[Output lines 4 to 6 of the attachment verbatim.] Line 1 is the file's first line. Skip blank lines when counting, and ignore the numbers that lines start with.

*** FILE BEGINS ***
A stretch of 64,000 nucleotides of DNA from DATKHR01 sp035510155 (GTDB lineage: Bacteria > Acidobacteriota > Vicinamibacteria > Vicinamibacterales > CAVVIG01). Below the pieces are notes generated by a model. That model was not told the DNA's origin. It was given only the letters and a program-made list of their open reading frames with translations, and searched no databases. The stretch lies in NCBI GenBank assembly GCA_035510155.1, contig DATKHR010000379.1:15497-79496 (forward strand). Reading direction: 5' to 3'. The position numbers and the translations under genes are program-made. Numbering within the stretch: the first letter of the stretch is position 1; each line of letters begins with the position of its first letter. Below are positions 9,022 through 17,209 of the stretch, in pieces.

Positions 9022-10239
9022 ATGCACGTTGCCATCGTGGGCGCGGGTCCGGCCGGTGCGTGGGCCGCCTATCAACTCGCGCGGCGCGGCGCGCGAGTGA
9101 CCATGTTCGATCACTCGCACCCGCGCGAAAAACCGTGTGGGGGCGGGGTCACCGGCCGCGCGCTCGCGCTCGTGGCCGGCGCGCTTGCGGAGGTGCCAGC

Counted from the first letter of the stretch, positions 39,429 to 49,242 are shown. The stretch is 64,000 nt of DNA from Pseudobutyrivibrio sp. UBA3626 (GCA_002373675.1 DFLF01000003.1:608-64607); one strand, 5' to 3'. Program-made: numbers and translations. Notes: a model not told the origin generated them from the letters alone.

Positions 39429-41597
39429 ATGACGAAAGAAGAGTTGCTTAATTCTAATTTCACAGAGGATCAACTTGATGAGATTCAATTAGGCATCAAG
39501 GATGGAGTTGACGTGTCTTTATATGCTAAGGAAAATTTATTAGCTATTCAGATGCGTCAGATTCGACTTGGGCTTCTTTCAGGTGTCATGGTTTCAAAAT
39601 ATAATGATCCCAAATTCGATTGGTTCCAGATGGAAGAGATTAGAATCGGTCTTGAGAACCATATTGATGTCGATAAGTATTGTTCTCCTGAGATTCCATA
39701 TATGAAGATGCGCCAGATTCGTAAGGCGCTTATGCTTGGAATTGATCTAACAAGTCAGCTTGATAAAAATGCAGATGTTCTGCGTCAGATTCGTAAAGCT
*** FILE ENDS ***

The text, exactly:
9101 CCATGTTCGATCACTCGCACCCGCGCGAAAAACCGTGTGGGGGCGGGGTCACCGGCCGCGCGCTCGCGCTCGTGGCCGGCGCGCTTGCGGAGGTGCCAGC

Counted from the first letter of the stretch, positions 39,429 to 49,242 are shown. The stretch is 64,000 nt of DNA from Pseudobutyrivibrio sp. UBA3626 (GCA_002373675.1 DFLF01000003.1:608-64607); one strand, 5' to 3'. Program-made: numbers and translations. Notes: a model not told the origin generated them from the letters alone.

Positions 39429-41597